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High Resolution Migration Modelling and Seismic Inversion – Example from a Channelized System in Offshore Angola

M. Hertle1, N. H. Schødt1, H. P. Hansen1, and M. De Lind Van Wijngaarden2
1Maersk Oil & Gas, Copenhagen, Denmark
2IES GmbH, Aachen, Germany

The area evaluated is located inside the Lower Congo Basin, which extends from central to northern offshore Angola. The basin contains an Early Cretaceous clastic rift sequence (including the lacustrine ‘Bucamazi source’), post-rift evaporites (Albian salt) and an up to 3-4 km thick post-salt passive margin sequence. This sequence includes the prolific marine Late Cretaceous to Eocene ‘Iabe and Landana source rocks’ succeeded by the lean mixed gas-oil prone source rocks, the turbidite channel sands and the thick sealing mudstones of the Oligocene to Miocene Malembo Formation. The primary reservoir targets are stacked channel sands of Late Oligocene age. Earliest hydrocarbon expulsion from the Iabe source rock started in the early Miocene and is ongoing up to present day with present day maturities ranging from the main oil generation to gas generation window.

3D hydrocarbon charge modelling technology has advanced significantly in the recent years, especially with the introduction of inversion percolation theory and the integration of advanced PVT calculation of the hydrocarbon phases. One of the main issues in migration modelling is still the actual model building itself, especially regarding the facies (lithology) distribution in more complex geological settings (e.g. channel and amalgamated channel systems).

Seismic inversion methods were used to create a high resolution lithology cube (shale, sand) to be integrated into the petroleum systems model. From well log studies it was found that sand and shale was separable in the relative elastic impedance domain. Using P-sonic, S-sonic and Density log data, angle impedance was derived for the angles 13 degrees and 23 degrees which are comparable to the seismic near- and mid-stack, respectively. Subsequently, the seismic near- and mid-stack were each inverted using a sparse-spike inversion technique to derive seismically based 13 degrees and 23 degrees relative angle impedance volumes. The far-stack was disregarded due to data quality problems. Using these volumes in combination, sand and shale probabilities were then estimated using a supervised-neural-network trained on angle impedances and lithological information at the well location. The final lithology volume was determined by applying probability cut-offs; sand-probability>50%=sand, sand-probability<=50%=shale.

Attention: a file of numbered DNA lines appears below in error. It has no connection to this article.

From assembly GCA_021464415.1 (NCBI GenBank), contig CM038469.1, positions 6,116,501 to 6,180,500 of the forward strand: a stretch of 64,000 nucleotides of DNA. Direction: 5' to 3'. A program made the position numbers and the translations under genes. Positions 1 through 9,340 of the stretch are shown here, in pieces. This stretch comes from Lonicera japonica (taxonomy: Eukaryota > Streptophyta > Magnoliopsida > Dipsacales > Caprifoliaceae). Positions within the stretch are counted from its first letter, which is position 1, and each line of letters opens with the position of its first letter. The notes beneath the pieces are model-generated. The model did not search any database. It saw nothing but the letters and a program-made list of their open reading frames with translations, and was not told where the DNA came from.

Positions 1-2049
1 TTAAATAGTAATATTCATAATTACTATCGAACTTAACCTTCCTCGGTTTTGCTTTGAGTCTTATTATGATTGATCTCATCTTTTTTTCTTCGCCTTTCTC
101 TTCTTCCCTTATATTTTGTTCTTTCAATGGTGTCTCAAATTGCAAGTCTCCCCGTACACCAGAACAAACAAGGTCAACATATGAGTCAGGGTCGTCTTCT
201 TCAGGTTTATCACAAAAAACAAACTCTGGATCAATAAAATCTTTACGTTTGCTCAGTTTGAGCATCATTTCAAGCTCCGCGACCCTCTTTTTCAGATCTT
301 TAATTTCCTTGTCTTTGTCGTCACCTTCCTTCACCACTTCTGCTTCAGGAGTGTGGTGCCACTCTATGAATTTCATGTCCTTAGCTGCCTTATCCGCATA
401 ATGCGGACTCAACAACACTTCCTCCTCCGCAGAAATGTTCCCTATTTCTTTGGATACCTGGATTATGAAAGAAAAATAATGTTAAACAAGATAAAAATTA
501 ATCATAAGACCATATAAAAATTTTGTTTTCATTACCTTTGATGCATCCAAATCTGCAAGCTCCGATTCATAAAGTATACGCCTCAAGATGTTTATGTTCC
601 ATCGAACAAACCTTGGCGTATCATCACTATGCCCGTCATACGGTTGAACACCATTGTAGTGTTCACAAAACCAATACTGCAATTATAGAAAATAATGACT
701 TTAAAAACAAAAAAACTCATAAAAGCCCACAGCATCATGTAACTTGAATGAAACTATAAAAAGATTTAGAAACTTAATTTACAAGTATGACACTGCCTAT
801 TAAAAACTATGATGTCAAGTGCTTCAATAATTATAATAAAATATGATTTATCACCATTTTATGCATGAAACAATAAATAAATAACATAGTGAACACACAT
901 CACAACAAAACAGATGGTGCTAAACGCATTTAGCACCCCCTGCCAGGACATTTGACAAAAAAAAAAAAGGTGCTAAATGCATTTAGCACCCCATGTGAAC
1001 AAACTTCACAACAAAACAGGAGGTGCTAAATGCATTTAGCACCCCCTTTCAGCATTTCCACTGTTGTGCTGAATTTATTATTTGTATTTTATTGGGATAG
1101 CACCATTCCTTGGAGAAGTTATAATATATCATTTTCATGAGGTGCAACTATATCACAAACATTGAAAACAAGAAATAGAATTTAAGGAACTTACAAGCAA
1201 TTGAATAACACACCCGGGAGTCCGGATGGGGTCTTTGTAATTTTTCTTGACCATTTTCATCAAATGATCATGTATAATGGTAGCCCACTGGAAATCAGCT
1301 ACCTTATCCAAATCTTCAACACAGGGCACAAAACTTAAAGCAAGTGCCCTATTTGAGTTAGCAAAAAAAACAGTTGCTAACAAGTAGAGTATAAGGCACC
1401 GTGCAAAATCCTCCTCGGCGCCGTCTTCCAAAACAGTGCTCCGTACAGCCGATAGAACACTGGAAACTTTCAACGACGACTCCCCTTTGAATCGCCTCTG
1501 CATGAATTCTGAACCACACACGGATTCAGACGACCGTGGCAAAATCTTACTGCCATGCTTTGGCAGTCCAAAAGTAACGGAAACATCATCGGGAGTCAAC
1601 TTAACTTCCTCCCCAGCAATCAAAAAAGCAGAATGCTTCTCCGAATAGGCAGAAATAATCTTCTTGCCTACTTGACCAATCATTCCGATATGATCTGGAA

Whereas compaction, pressure, temperature and hydrocarbon expulsion were calculated on a coarse grid, hydrocarbon migration was modelled on a high resolution grid using an inversion percolation simulator. Porosity/effective stress relationships and porosity/capillary entry pressure relationships were developed and tested regarding their sensitivity on the migration results. A significant improvement in the evaluation of the hydrocarbon charge (both migration pathways and accumulated volumes) could be achieved; especially in comparison with the initial coarse migration model and traditional charge analysis.


AAPG Search and Discovery Article #90091©2009 AAPG Hedberg Research Conference, May 3-7, 2009 - Napa, California, U.S.A.